Patty Goes Geeky

A techno odyssey

An immersion in conversion

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One offshoot of the book project was creating CDs of my mother and my Aunt Louise reminiscing about their childhoods. Their taped conversations were part of the source material for the book. Because my aunt’s eyesight doesn’t allow her to read, I wanted to take something for her to listen to as she recuperated in a rehab center. The conversations needed editing, which meant converting the original audiotape cassettes to digital.

Rather like memories of childbirth, the pain (or as our Lamaze instructor optimistically called it, “discomfort”) of the process has faded in my mind compared to my delight in the product. But let’s see if I can recall how it happened:

As always, I started with internet research and a smidgen of knowledge (in this case, that Audacity was the editing program of choice from folks in my orbit). I mashed together several sites’ instructions, but leaned pretty heavily on Audacity’s. I got a Radio Shack 3.5mm stereo cable with two male ends (insert Jenna joke here) to link my player to my computer, and encountered my first duh moment: I was trying to link the cassette recorder (which after all, does play the tape) to the computer. That doesn’t work. Why, I have no idea.

I needed a player, which necessitated a trip north to the cabin to retrieve a boombox. Back home, I was faced with a dilemma: I was supposed to plug one jack into the computer’s “input” port, but — I discovered when I couldn’t find one — not all laptops have one. And there were dire warnings about what could happen if I used the laptop’s mic port and blew out the computer’s sound capability. I chose, paranoidly, to go ahead and use it.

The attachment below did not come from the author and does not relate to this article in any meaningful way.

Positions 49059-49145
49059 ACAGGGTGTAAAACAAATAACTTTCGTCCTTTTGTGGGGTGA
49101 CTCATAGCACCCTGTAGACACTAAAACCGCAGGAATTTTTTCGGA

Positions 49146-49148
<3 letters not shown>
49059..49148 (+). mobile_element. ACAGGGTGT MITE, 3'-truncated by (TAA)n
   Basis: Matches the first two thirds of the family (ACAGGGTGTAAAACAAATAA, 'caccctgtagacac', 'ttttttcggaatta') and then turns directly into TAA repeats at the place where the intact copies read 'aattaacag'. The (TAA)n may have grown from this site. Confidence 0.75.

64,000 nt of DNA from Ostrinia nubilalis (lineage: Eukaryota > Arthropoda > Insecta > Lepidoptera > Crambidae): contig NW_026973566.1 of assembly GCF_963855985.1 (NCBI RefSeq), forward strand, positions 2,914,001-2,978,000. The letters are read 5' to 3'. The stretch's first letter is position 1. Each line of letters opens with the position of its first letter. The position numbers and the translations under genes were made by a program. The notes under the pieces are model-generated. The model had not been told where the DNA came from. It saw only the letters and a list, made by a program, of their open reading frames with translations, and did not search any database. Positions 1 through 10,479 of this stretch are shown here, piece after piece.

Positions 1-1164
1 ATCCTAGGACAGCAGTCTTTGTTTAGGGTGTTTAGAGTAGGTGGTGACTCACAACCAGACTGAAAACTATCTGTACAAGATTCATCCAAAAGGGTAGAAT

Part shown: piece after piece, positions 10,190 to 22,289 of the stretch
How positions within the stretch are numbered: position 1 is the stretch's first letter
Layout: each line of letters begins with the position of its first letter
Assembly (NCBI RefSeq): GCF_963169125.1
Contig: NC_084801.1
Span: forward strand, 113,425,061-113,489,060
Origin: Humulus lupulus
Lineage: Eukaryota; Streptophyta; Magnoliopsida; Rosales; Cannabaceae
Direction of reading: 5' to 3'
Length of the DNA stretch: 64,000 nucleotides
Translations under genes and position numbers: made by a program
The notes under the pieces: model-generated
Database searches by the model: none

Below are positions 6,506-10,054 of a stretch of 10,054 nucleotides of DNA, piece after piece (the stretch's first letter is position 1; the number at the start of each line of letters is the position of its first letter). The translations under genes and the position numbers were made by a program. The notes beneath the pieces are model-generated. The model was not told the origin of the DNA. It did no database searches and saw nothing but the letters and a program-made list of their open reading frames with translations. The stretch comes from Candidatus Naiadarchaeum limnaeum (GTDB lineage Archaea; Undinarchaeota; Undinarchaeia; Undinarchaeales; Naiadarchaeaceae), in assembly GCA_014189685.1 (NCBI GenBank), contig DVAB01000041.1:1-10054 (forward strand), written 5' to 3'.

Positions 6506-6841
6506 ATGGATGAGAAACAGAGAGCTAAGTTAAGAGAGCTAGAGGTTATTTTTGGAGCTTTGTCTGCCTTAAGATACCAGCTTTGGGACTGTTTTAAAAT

Somewhere in all this, I had followed instructions to download Audacity and LAME. I do not know if I ever used LAME — it does something that Audacity can’t related to exporting MP3 files. But I did use Audacity, or at least taught myself just enough of its rudimentary tools, to control the volume and delete unwanted gaps and comments. Then I burned the edited audio to disks. And by pure luck, I found a small $1 Walkman at a garage sale so my aunt could play them.

I can’t begin to capture how truncated a description this is of my trial-and-error process. When I ran out of swear words, I transported myself into a zen place and just kept redoing and researching and trying something else.

Every second was worth it as I sat by my aunt’s bed. Headphones on, eyes closed, she was transported from a nursing-home room she shared with a stranger to the childhood she shared with my mom. “That’s right,” she murmured as she listened to the conversation none of us in the room could hear. I think my mom heard it, though.

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Written by geekypatty

January 1, 2011 at 12:28 pm

Posted in Audio, Misc Tech, Resources

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